• Ship – If you’ve activated a ship icon, you can move a population marker from your harbor to the last unoccupied space of a shipping track, taking the trade token that is there and placing it in your harbor.  If the shipping track is full, you can still place there, you just can’t take another token.  When the last token is claimed, the region becomes open.  The player with the most tokens on the shipping track takes the governor card (which goes to the most recently placed marker in case of a tie).  This card goes on your board and gives you bonuses as long as you keep it.
  • Occupy – If you’ve activated a flag icon, you can move a population marker from your harbor to an unoccupied city in an open region (one with a full shipping track, or Europe and the Mediterranean, which is always open).  In order to occupy, you must have a presence in the region – on the shipping track or in other cities.  You always have a presence in Europe and the Mediterranean.  When you occupy, you take the trade token that is there.  If you control cities on both ends of a connection, take the trade token from between the two as well.
  • Attack – If you’ve activated a cannon icon, you can attack an opponent’s city in a region where you have a presence.  You will take a token from your harbor and discard it back to your supply.  You’ll then take another token from your harbor and replace your opponent’s token from the city.  If this means that you now control a connection, you get the token (if it’s still there).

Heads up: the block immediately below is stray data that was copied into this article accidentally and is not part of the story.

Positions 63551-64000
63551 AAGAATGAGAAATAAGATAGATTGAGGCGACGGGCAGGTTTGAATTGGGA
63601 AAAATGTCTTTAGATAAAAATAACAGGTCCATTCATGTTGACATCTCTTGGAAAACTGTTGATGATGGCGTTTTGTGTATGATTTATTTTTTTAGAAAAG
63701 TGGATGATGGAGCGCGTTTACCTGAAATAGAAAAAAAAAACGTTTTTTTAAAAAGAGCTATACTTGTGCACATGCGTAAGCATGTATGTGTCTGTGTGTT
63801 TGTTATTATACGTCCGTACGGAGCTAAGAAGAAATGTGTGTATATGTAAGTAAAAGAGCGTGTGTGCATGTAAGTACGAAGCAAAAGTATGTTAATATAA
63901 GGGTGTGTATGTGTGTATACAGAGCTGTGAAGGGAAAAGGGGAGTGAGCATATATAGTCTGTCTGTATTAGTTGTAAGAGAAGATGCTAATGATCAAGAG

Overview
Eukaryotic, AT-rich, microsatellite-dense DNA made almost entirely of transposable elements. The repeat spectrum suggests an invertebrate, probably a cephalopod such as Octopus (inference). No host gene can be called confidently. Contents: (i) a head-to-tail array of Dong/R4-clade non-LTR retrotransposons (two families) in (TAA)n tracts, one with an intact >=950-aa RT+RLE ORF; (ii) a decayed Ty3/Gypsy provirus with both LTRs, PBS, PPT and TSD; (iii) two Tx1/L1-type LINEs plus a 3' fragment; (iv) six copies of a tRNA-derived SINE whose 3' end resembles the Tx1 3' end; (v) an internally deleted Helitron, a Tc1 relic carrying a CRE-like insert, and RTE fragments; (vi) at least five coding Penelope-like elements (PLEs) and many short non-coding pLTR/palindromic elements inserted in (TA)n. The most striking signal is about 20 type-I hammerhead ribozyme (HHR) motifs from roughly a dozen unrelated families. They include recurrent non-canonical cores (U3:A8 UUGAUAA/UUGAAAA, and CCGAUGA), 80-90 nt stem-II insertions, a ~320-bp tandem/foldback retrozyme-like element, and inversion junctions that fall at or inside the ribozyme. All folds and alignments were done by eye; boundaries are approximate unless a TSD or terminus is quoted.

• Payment – If you activate a moneybags icon, you can take a token off any other building and return it to your harbor.  This token and building can be used again later.
  • Draw – If you activate a crate icon, you can take an asset card from an open region.  You must have a number of tokens in that region greater than or equal to the value of the card.  These cards have icons that will increase various statuses, and those statuses must be reduced again should you ever lose a card.  There are two decks in the Europe/Mediterranean region – a standard deck and a slavery deck.  The slavery deck will give you some short term benefits, but if someone draws the abolition of slavery card, it loses its benefits and costs you points at the end of the game.
  • Pass/Discard – If you choose this, you can’t take any more actions.  Discard down to your card limit, which is determined by your politics score – 0-1 gives you a one card limit; 2-3 gives you a two card limit; and so on.  You may keep one free slavery card beyond your limit, and one free governor card.  Discarded cards go back to their respective stacks.  If you discard a slavery card, you must keep it for a -1 point penalty at the end of the game.